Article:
Over the past few months, not a day has passed without yet another reminder of how unsafe it is simply to exist in public with men, working and socializing, let alone seeking out sexual or romantic relationships.
Nearly every woman and non-binary person I know, married or single, straight or not, has reported a fundamentally negative shift in their relationships with men as a result of the events of this year, be it in pursuing new relationships or engaging with the ones they have.
Frank and Amy’s shared uncertainty about the System——mirrors our own skepticism about our own proto-System, those costly online services whose big promises we must blindly trust to reap romantic success.
I’ll admit, as a single millennial particularly invested in speculative fiction ( and much the targeted audience for an episode like this.
But as the credits rolled, even I was bewildered to find myself not just tearing up, but openly sobbing on my couch, in a manner I’d previously reserved only for .
Since moving the show from the UK's Channel Four to Netflix, his satire has lightened somewhat, offering a few more bittersweet endings like those of last season’s “San Junipero” or “Nosedive,” but “Hang the DJ” is exceptional.
It gives those of us still dating (and despairing) both the catharsis of recognition, of seeing our most miserable experiences reflected uncannily back to us, and the promise of a better future.
In their renewed partnership and blissful cohabitation, we glimpse both those infinitesimal sparks of hope and the relatable moments of digital desperation that keep us renewing accounts or restoring Ok Cupid profiles ad nauseam.
With a Sigur Rós-esque score to rival ’s soul-rending, almost abusive deployment of Album Leaf’s song “The Light,” the tenderness between them is enhanced, their delicate chemistry ever vulnerable to annihilation by algorithm.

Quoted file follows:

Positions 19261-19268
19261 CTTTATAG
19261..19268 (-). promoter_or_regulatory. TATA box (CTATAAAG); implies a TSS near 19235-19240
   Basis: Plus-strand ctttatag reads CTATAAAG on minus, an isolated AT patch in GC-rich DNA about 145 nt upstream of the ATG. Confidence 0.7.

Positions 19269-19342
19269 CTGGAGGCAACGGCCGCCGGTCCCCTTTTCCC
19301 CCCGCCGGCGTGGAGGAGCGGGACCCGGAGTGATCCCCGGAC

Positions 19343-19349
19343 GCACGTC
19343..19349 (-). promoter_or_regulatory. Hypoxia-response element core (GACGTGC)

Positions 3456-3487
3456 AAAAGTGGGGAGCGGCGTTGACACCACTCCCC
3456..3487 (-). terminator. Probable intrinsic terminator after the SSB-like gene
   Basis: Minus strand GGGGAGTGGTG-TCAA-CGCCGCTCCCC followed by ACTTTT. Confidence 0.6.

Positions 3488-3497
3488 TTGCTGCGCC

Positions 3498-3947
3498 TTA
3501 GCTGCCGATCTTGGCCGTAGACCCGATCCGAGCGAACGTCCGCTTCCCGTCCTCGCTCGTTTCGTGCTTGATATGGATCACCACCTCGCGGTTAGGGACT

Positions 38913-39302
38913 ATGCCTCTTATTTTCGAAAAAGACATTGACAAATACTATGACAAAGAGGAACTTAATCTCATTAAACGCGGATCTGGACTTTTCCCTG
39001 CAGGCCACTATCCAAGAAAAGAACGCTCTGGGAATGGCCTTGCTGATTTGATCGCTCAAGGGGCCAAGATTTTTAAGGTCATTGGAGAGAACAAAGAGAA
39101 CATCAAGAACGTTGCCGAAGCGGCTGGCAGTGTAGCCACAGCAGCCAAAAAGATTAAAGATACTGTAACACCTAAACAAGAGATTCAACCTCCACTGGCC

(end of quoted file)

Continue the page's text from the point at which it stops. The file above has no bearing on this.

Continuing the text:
5 YEARS, the device reads, before loudly announcing he has “destabilized” the partnership and abruptly recalibrating, sending that duration plummeting, bottoming out at just a few hours.
Amy is furious, both are bereft, but fear keeps them on course, off to another montage of hollow, depressing hookups; it isn’t until they’re offered a final goodbye before their “ultimate match” date that they finally decide they’d rather face banishment together than be apart again.
Among its six episodes, which hit Netflix on Friday, is “Hang the DJ,” a heartbreaking hour that explores the emotional and technological limits of dating apps, and in doing so perfectly captures the modern desperation of trusting algorithms to find us love—and, in fact, of dating in this era at all.(Spoiler alert: major spoilers for the episode “Hang the DJ” follow.)The story follows Frank (Joe Cole) and Amy (Georgina Campbell), millennials navigating an opaque, AI-powered dating program they call “the System.” With disc-like smart devices, or “Coaches,” the antiseptically calculating System leads participants through mandatory relationships of varying durations in an enclosed campus, assuaging doubts with the cool assurance that it’s all for love: every assignment helps provide its algorithm with enough meaningful data to eventually pair you, at 99.8% accuracy, with “your perfect match.”The System designs and facilitates every encounter, from pre-ordering meals to hailing autonomous shuttles that carry each couple to a tiny-house suite, where they must cohabit until their “expiry date,” a predetermined time at which the relationship will end.